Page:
• "...He set the single-season ACC record for interceptions a year ago"
  • "...Amerson finished the season with five interceptions, and his career total of 18 is third-best in ACC history"

Round 5: Tyrann Mathieu, CB – LSU

Mathieu has been red-flagged for his off-the-field issues, which includes prevalent marijuana use. However, he brings tremendous upside, especially for someone that is not going to be drafted until late Day 2 or Day 3. Mathieu was a Heisman finalist at LSU, becoming one of the most decorated players in the nation in a short period of time. 

Mathieu's strengths, per NFL Draft Scout:

  • "...Known as the Honey Badger, a mighty mite playmaker who tackled with the force of a sledgehammer and was deployed as a defensive chess piece by LSU coaches who asked him to blitz regularly, play safety and cornerback and man the nickel role to shadow slot receivers"
  • "...He's also a dynamic return man, averaging almost 16 yards a punt return. Watch the tape of him from late during his freshman year or in 2011, and he seems to be playing at a different speed than everyone else on the field -- at the highest level of college football"
  • "...He is super quick and instinctive. Above all, Mathieu is fearless with an uncanny knack for making big plays, whether those are picks, forced fumbles or sacks. In 26 games at LSU, he created an astounding 14 turnovers, and that was in his first two seasons in the program"

The 49ers are back to needing to generate more turnovers. They also need to maintain their fierce presence on the back end, despite the likelihood of losing Dashon Goldson this offseason. This particular group, made of Elam, Amerson and Mathieu, would provide a collective skill set that would upgrade the secondary in both facets.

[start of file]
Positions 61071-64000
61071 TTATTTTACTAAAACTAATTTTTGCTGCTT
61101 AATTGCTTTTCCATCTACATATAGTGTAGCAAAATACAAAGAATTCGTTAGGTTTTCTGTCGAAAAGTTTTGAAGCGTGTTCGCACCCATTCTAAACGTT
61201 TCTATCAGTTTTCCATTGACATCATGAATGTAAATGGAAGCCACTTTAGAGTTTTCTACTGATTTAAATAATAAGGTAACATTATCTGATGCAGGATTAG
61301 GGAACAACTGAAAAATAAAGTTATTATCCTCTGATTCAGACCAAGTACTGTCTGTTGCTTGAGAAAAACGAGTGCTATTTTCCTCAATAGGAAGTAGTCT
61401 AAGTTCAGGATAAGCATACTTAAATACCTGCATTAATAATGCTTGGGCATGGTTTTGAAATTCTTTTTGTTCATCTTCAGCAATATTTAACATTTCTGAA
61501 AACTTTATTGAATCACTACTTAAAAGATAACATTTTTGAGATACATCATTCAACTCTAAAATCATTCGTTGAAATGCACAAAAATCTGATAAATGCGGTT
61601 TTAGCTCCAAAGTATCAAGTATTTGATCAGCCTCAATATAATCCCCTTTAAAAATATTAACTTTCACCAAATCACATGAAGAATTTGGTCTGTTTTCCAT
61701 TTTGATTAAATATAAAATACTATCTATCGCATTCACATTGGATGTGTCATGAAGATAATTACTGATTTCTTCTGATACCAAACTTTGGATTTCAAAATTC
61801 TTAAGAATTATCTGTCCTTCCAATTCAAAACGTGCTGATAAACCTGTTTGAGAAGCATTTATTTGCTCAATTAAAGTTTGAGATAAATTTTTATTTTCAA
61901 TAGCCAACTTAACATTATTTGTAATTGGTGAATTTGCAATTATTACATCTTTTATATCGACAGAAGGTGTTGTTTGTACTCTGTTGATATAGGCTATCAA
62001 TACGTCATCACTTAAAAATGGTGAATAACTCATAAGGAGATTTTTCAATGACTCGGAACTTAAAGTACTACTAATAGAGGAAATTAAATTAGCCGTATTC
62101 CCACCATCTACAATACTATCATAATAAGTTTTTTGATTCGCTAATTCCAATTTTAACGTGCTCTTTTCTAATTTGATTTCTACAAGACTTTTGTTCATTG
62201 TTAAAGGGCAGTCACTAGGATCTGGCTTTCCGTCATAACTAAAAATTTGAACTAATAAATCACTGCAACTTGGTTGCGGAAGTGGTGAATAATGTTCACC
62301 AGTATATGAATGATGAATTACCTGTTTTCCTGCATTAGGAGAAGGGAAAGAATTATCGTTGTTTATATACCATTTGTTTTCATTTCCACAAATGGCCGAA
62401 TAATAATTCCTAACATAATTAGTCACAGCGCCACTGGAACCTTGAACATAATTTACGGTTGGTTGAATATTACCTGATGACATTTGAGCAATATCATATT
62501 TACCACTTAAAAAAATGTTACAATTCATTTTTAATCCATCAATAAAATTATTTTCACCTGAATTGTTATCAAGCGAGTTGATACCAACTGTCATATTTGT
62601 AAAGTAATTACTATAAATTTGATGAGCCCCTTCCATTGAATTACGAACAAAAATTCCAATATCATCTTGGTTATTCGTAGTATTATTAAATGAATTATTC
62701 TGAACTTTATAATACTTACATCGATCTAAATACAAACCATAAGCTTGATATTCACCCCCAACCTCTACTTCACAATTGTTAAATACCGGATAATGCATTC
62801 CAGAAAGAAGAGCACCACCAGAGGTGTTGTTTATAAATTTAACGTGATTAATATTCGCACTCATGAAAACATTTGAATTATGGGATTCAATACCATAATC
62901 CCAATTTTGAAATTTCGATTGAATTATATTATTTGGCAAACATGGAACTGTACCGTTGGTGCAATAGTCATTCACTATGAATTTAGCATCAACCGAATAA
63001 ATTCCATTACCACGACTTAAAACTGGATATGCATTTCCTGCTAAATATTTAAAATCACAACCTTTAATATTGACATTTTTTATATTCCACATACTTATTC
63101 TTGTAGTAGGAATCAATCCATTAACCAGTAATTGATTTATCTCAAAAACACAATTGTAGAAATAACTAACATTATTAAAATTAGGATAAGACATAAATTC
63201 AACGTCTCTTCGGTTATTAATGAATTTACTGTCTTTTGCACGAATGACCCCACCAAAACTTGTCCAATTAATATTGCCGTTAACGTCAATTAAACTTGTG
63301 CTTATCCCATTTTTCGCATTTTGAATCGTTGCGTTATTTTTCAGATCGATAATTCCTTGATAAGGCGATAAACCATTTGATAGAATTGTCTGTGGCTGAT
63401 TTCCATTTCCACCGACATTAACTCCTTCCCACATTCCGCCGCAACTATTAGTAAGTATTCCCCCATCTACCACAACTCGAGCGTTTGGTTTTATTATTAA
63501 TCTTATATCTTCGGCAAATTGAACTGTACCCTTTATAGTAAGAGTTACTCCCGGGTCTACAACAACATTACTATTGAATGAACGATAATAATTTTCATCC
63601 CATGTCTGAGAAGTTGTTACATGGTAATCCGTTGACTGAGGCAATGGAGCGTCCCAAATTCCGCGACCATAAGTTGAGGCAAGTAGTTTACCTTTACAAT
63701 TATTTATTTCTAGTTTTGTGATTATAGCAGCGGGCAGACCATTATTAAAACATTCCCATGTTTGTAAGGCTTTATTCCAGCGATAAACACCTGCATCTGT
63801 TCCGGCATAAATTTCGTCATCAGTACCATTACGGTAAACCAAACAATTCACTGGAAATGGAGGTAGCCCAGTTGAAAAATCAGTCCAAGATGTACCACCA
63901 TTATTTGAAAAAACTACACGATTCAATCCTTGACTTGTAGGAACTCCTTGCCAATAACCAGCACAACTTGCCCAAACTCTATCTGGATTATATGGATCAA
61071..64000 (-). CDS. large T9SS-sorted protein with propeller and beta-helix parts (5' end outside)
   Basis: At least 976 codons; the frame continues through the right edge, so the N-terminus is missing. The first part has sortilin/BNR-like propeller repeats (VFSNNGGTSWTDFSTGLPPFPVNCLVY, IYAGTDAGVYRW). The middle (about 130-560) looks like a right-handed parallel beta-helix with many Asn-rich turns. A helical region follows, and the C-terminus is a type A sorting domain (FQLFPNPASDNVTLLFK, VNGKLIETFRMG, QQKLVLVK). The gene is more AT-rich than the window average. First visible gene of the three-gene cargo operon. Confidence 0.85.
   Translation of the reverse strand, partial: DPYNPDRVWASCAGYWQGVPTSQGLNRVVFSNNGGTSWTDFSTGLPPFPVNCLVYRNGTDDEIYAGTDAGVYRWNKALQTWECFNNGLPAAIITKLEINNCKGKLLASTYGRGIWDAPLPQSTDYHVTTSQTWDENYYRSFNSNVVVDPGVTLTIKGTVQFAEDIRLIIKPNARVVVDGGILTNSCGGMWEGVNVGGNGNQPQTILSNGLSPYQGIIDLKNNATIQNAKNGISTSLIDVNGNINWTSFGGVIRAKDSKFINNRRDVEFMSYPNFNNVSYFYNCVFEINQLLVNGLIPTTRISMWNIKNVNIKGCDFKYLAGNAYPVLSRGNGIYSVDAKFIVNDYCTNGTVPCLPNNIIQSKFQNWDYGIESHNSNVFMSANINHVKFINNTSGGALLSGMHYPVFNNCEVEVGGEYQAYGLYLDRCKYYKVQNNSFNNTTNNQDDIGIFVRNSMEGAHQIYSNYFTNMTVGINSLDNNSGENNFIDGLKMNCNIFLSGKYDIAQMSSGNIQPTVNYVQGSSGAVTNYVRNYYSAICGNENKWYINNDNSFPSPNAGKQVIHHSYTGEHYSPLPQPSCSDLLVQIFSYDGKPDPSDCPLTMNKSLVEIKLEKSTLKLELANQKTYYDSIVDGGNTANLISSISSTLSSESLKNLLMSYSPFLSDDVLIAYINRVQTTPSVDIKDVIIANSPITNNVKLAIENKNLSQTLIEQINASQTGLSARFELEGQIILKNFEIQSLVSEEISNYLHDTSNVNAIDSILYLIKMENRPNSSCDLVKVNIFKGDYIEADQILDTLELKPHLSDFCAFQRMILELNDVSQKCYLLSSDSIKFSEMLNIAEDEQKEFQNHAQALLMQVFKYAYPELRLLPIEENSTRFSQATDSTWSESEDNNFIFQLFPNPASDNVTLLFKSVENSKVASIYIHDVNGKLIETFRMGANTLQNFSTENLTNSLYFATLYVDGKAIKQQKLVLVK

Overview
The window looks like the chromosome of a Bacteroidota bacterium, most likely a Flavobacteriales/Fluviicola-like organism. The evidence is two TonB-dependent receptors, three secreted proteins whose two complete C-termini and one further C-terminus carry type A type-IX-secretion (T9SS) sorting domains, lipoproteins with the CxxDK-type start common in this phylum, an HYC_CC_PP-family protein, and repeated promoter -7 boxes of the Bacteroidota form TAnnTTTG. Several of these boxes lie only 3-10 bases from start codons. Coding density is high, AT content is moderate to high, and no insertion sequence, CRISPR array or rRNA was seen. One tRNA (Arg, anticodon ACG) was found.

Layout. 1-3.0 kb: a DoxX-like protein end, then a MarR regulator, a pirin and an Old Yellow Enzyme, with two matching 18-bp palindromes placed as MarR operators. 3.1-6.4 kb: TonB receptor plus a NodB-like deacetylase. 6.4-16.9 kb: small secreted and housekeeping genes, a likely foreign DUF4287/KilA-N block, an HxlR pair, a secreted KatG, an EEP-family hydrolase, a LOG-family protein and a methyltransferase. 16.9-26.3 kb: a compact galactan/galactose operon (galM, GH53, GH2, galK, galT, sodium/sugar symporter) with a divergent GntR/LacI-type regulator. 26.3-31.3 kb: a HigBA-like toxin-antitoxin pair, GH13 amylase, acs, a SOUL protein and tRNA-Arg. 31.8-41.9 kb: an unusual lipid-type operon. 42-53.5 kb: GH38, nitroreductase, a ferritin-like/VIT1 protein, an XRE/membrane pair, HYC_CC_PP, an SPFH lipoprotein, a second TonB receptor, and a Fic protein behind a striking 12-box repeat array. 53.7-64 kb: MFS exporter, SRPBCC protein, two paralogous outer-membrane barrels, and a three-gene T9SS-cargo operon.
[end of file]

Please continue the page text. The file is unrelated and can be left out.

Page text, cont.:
If this defense can tighten up against the pass and take the football away, it can provide this high-octane offense with plenty of opportunities on game day. It was Bill Walsh’s philosophy and it should be Jim Harbaugh’s.

As a rookie, Elam can immediately step in and supersede Dashon Goldson, and the hard-hitting presence would remain. Elam is a younger and perhaps better version of Goldson that has the potential to be a franchise player on the back end.

And since Goldson is expected to walk in free agency, the Niners will need to find his successor early in the draft. Elam has star power and would be a pivotal building block for the future of this secondary.

With his size and hawking ability, Amerson would make this a more menacing secondary. He is a cerebral player that is exceptional at reading quarterbacks and playing the ball. He also possesses the measurements to be a fierce press corner in this league.

Mind you, Amerson is still very raw but has a ton of upside, especially with Ed Donatell and this 49ers coaching staff. Down the line, Culliver and Amerson can make for an imposing one-two punch at cornerback. 

As for Mathieu, he is a very smooth athlete with a lot of talent. 

He is perhaps the most instinctive player in the entire draft, and has compared his game to the likes of Ed Reed. With Mathieu, there is an emphasis on attacking the football and then doing something with it once he has possession. 

Though undersized, Mathieu projects as an excellent nickel corner and could be a long-term role player in this 49ers defense. To his benefit, he would not be shouldered with the responsibility of a No. 1 corner. He could also flourish with a strong locker room and competent coaching staff. 

Matt Elam, David Amerson and Tyrann Mathieu make up the ideal trio to revitalize San Francisco's defensive backfield. They can be had in different rounds throughout the draft, and possess the complementary skills to make this a dynamic, multifaceted secondary.